A look back at Reinfeldt's contract work

April, 9, 2014
Apr 9
2:00
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Mike Reinfeldt was the Tennessee Titans' general manager from 2007 through 2011.

He was promoted after that, but after just one year working as the team’s senior executive vice president/chief operating officer, he was fired over a failure to push aggressively enough in the Peyton Manning free-agent derby.

Johnson
It was Reinfeldt who struck a deal to end Chris Johnson's contract holdout in 2011, with a six-year deal worth $53.9 million with $13 million guaranteed.

The Titans got out of the remaining $23 million of that deal when they officially released Johnson.

That left me wondering how the biggest signings of Reinfeldt's five-year term as GM has panned out.

That deal was too much for Johnson, though at the time it didn’t look so bad given his production, the brightness of his star and the Titans' need for a dynamic playmaker.

It’s probably unreasonable to think Reinfeldt should have seen or anticipated what would unfold in the following three years in terms of the economics at running back.

How about Reinfeldt’s other primary deals? There weren't too many major ones.

2008:
RT David Stewart: A seven-year, $36.8 million deal with $10 million guaranteed.
Current status: Cut to avoid a $6.4 million base salary in his final year.
Overall: They locked up a physical guy who helped anchor the line before he broke down.

2009:
WR Nate Washington: A six-year, $26.8 million deal with $9 million guaranteed.
Current status: About to play out the final season of that six-year, free-agent deal, something that’s basically unheard of in today’s NFL.
Overall: Matured in time and has been a steady player.

2010:
LB Will Witherspoon: A three-year, $11 million deal with $5 guaranteed.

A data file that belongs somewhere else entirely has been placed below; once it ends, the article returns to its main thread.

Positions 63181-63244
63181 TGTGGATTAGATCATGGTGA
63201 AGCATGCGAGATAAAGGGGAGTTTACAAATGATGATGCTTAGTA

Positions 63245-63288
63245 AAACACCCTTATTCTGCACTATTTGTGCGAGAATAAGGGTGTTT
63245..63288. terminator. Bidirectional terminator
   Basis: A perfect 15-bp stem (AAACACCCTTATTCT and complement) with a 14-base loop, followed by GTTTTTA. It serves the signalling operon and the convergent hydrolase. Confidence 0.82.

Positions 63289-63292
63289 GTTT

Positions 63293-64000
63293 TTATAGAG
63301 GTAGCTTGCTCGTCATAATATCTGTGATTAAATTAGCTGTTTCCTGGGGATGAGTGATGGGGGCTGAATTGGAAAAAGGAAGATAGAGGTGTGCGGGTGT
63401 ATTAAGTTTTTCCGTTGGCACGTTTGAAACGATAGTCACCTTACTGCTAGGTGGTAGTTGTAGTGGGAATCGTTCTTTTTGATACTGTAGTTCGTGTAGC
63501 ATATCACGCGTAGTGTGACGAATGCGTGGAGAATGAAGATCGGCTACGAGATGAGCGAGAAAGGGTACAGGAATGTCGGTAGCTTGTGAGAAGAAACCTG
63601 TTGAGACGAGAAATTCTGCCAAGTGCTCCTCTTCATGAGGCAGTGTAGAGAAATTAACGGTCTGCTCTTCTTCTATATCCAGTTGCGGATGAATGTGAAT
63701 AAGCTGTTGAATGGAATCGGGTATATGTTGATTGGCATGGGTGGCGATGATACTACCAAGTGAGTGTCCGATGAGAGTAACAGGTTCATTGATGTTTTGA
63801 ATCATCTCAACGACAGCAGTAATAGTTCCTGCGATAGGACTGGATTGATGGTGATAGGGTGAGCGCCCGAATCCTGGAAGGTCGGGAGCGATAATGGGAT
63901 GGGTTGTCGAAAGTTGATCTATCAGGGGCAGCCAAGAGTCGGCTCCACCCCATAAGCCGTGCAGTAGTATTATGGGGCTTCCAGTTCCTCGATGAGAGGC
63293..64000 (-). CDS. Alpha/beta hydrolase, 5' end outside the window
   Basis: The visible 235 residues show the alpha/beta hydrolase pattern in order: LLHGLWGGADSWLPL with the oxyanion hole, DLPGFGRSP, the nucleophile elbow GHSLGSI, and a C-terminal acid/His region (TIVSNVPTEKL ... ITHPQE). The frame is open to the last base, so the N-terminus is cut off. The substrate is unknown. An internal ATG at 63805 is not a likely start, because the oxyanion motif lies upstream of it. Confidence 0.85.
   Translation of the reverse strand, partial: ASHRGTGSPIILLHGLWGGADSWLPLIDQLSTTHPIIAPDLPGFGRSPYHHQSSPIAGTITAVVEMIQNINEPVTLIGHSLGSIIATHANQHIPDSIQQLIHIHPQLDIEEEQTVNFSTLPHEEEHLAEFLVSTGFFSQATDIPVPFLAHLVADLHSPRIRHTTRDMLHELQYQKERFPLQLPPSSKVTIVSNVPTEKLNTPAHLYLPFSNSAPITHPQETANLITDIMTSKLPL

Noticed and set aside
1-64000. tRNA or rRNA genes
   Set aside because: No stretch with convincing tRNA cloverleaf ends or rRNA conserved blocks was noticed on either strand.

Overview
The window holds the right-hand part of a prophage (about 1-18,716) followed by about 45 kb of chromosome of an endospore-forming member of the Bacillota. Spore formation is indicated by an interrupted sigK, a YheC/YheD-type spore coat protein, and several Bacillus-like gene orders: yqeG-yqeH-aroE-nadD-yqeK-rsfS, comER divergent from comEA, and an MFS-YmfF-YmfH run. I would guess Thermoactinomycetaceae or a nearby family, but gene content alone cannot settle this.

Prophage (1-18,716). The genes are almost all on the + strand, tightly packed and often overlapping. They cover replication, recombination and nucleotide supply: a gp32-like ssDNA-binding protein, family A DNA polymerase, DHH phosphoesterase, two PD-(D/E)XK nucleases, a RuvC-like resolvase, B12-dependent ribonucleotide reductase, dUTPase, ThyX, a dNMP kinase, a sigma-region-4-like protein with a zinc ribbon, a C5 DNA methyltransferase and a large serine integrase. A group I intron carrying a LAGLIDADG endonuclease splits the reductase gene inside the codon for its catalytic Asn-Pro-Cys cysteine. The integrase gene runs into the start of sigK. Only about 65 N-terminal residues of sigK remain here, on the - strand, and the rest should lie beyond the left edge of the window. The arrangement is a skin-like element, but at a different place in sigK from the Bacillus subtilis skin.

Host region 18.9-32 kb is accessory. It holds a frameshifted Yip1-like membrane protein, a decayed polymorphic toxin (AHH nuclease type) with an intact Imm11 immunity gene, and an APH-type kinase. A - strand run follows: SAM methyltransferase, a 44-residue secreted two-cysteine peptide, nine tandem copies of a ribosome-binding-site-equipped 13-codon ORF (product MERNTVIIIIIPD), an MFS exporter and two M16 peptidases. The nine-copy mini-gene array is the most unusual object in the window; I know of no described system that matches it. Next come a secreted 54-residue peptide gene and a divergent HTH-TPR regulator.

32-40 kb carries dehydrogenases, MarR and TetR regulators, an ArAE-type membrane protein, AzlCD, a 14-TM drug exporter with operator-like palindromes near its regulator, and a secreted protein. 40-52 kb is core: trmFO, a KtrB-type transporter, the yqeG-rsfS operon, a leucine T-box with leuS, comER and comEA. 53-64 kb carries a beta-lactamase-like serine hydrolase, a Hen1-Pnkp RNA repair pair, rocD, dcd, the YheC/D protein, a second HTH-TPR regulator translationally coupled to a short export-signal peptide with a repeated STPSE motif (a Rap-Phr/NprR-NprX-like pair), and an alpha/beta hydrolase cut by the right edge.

Current status: With the St. Louis Rams.
Overall: A decent veteran who played OK and didn’t cost a great deal.

2011:
QB Matt Hasselbeck: A three-year, $21 million deal and a $6 million signing bonus.
Current status: With the Indianapolis Colts.
Overall: Did a lot for the locker-room tone and played solidly in leading the Titans to a 9-7 record in his first year. Backed up Jake Locker and played some in his second season. Released before his third season.

TE Daniel Graham: A three-year, $8.25 million deal with a $2 million signing bonus.
Current status: Out of the league.
Overall: Caught two balls in 14 games and was cut after one season.

DT Shaun Smith: A three-year, $7.25 million deal with a $1.5 million signing bonus.
Current status: Out of the league.
Overall: They wanted to get bigger, but he didn’t really fit their scheme and only played with the Titans for one season.

So ... Reinfeldt didn’t have a particularly distinctive record on contracts. His five No. 1 draft picks -- safety Michael Griffin, Johnson, Kenny Britt, Derrick Morgan and Locker -- haven’t formed a core the way they needed to either.

While coaches often get second chances in the NFL, general managers rarely do. Bud Adams surprised Reinfeldt, and a lot of other people, when he fired him right after the 2012 season. It was really over what Adams viewed as Reinfeldt’s insufficient pursuit of Manning.

I think the Titans are better off with Ruston Webster as GM.

But under his leadership, the Titans have crafted some deals that were also questionable. Michael Griffin got $35 million, Kamerion Wimbley got $35 million and Craig Stevens got $14.4 million.

To Webster's credit, as the market has become more clear for some of those guys, he’s been able to reduce their prices. Stevens just got his 2014 base salary cut from $3.4 million to $1.6 million. And Wimbley just trimmed the base salaries in his final three years by $13.05 million.

Paul Kuharsky | email

ESPN Tennessee Titans reporter

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